EB-5 defenders sue USCIS for ‘deauthorization’ of regional centers

Ritu Jha-

A trade organization and several other groups have sued the U.S. Citizenship and Immigration Services (USCIS) after it revised a statute involving its EB-5 Regional Center Program.

While filing the lawsuit, Invest in the USA (IIUSA) and other regional centers termed the amendment an arbitrary deauthorization of regional centers.

Vivek Tandon, the founder of EB5 BRICS, which is based in Beverly Hills, California, and who is a member of IIUSA, told indica that despite President Joe Biden signing the EB-5 Reform and Integrity Act 2022 (RIA) into law on March 15, 2022, USCIS has taken the position that investors cannot file their EB-5 application until the regional center that sponsors the investment project gets ‘re-certified.’

“The EB-5 industry disagrees with this interpretation of the new legislation,” Tandon said.

According to uscis.gov, the EB5 visa was created by Congress in 1990 to stimulate the U.S. economy through job creation and capital investment by foreign investors. Under a program first enacted as a pilot in 1992 and regularly reauthorized since then, investors may also qualify for EB-5 classification by investing through ‘regional centers designated by USCIS’ based on proposals for promoting economic growth and offering green cards to foreign investors in return.

Asked how many Indians availed of the EB5 visa, Tandon said, “Anecdotally, anywhere between 3,000-5,000 individuals should receive Green Cards through EB-5. It is likely that about 2,000 applications are pending.”

The lawsuit challenges the USCIS’s unilateral deauthorization of over 600 designated regional centers existing when the RIA was passed.

According to IIUSA, between 2008 and 2021 the EB-5 Regional Center Program helped generate $37.4 billion in foreign direct investment to create and retain U.S. jobs for Americans, all at no cost to the taxpayer.

On March 15, President Biden signed a $1.5 trillion Omnibus Bill (aka budget bill) that included major immigration measures for the EB5 visa. But in May, the USCIS effectively deauthorized already certified regional centers and retroactively applied new requirements to these centers, shocking stakeholders.

USCIS announced new forms effective June 2. Form I-956F is a new form that can only be filed by an approved regional center. Centers can use Form I-956G to provide the required information, certifications and evidence to support their continued eligibility for regional center designation. This must be submitted in compliance with new program requirements. The filing fee is $17,795 for Form I-956F, and $3,035 for Form I-956G.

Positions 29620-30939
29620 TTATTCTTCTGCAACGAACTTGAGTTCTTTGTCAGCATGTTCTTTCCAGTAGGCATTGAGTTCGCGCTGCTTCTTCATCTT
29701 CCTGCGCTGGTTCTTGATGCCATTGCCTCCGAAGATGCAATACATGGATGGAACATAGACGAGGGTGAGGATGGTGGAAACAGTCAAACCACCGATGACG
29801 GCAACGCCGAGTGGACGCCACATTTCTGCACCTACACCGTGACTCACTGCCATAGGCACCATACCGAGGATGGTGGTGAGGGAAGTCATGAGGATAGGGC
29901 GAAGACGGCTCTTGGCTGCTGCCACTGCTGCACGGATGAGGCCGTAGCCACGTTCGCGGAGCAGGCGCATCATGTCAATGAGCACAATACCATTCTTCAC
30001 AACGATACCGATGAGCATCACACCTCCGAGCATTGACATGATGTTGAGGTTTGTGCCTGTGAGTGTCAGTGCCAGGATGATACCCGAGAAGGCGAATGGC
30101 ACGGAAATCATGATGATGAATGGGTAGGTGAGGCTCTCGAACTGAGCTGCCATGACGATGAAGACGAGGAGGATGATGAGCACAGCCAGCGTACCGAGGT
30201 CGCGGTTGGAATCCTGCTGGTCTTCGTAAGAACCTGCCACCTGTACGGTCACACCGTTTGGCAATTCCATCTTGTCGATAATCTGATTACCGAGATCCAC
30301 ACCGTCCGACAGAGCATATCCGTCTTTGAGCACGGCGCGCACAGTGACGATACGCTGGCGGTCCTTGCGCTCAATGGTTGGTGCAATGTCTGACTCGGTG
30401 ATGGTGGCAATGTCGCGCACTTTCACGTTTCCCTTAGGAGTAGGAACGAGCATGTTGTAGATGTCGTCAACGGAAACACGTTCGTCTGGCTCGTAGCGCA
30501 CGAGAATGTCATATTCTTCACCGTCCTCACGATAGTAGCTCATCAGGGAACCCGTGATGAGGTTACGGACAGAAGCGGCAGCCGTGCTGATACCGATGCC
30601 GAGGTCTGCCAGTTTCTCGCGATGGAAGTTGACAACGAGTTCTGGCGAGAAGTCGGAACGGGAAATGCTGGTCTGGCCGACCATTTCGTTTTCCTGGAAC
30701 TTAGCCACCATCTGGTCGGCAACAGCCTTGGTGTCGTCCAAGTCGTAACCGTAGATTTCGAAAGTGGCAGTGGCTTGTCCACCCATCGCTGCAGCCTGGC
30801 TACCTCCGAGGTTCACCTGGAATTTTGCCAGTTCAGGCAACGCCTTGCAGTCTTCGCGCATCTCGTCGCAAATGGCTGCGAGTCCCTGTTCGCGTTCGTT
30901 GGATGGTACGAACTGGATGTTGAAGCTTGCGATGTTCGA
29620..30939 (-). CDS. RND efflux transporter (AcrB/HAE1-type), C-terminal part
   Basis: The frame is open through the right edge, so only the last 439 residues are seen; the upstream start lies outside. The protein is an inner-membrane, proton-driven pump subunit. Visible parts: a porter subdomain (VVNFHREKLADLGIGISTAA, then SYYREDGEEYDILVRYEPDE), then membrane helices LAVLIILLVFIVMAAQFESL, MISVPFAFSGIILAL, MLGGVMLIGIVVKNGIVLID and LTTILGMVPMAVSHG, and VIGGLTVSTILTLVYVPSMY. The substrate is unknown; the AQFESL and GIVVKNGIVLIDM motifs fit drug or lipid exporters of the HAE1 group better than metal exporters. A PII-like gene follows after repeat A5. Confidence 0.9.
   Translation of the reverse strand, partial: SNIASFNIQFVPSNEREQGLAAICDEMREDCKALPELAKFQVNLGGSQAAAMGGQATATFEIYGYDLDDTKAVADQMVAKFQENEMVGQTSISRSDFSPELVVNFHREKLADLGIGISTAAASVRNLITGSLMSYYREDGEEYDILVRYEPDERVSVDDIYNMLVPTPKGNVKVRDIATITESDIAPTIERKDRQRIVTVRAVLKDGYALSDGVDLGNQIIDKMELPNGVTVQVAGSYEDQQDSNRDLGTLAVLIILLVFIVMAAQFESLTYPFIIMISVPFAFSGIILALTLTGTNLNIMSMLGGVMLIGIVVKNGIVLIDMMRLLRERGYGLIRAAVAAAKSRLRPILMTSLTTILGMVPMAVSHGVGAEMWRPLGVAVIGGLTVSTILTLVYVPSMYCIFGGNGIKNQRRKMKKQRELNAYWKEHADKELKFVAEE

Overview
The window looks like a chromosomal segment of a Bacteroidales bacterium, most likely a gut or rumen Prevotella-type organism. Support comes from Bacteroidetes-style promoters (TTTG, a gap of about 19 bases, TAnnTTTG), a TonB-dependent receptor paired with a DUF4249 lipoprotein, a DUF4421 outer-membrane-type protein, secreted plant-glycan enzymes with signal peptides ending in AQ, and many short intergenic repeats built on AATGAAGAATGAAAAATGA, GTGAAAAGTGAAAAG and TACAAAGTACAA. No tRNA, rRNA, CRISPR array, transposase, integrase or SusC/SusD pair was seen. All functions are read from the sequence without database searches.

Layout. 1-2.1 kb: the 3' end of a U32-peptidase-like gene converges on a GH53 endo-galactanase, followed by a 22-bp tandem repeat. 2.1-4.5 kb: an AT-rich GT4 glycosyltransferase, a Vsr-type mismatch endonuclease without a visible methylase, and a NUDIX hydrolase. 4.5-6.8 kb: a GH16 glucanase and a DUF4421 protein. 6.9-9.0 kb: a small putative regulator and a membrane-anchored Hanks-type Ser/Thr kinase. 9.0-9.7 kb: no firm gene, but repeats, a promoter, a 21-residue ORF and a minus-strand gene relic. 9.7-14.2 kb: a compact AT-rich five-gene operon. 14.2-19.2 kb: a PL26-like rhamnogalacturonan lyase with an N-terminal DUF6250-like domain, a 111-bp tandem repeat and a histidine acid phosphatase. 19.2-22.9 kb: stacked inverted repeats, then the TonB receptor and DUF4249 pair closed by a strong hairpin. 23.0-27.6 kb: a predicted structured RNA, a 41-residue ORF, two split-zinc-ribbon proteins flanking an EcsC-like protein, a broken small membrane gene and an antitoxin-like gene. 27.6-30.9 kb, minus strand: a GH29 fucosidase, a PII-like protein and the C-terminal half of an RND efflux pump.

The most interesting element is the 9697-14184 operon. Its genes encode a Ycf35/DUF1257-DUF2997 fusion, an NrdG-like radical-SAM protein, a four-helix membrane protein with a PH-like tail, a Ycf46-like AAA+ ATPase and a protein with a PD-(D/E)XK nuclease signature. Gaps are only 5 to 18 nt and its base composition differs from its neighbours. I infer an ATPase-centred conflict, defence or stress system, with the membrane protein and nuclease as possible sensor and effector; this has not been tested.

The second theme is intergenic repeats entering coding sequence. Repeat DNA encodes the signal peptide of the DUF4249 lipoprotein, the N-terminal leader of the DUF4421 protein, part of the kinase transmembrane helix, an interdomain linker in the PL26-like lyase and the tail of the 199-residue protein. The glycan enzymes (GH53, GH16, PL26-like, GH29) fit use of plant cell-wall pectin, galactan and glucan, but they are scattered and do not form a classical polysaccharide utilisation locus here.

Tandon told indica that the regional centers have not officially been revoked, but USCIS (not Congress) is asking them to file for re-certification through Form I-956, and wait for approval before investors can file their EB-5 application through them.

“The new legislation brings a lot of much-needed integrity and investor protection measures,” Tandon said. “It impacts all EB-5 stakeholders. The act was expected to pass by the US Congress but the position that USCIS has taken was not expected. It was a surprise to many.”

According to a IIUSA press release, five leading EB-5 regional centers, along with the IIUSA, which is a EB-5 trade organization, May 24 collectively filed a lawsuit against USCIS in the district court for the District of Columbia.

Tandon shared details of another lawsuit, filed separately by the Behring Regional Center LLC, formerly known as Berkeley Regional Center Fund, LLC, but relying on similar ideas – challenging the position USCIS has taken on reauthoritzation.

According to that lawsuit, the retroactive ‘deauthorization’ has had a detrimental effect on all regional centers, threatens their existence, and caused them irreparable harm.

USCIS takes between 62 and 115 months to approve regional centers, while the statute only reauthorizes the regional center program for five years. Since the regional centers cannot bring in new EB-5 investments when they are deauthorized, regional centers will have no funds to sustain operations. Despite being deauthorized, regional centers will be compelled to remain open for investors with pending EB-5 applications, and keep paying the USCIS thousands of dollars in annual recertification dues. Due to the agency’s decisions, BRC in particular has had withdrawal requests from investors stalled and canceled projects, amid funding concerns.

BRC claimed that the deauthorization inhibits innovative projects, frustrates foreign investment by escalating risks to unacceptable levels, and destroys the last lifelines regional centers can offer to prospective investors.

In a press note, IIUSA said, “We are putting our different business interests aside and joining forces to reach the common goal of protecting our clients’ rights and to provide needed capital for economic development projects.”

It further added, “We believe Congress intended to allow regional centers to immediately get back to the business of EB-5, while at the same time working to bring themselves quickly into compliance with the new integrity and other requirements of the RIA. In fact, there is consensus within the EB-5 industry that Congress intended to have the Regional Center Program back in business as soon as the RIA was in effect on May 15, 2022.”